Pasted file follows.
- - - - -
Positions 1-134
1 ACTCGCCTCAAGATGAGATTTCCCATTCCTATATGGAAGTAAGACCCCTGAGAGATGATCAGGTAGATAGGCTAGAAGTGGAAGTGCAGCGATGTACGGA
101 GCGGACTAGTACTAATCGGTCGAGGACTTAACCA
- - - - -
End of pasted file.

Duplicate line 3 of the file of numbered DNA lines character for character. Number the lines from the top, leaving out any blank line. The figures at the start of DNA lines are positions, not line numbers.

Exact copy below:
101 GCGGACTAGTACTAATCGGTCGAGGACTTAACCA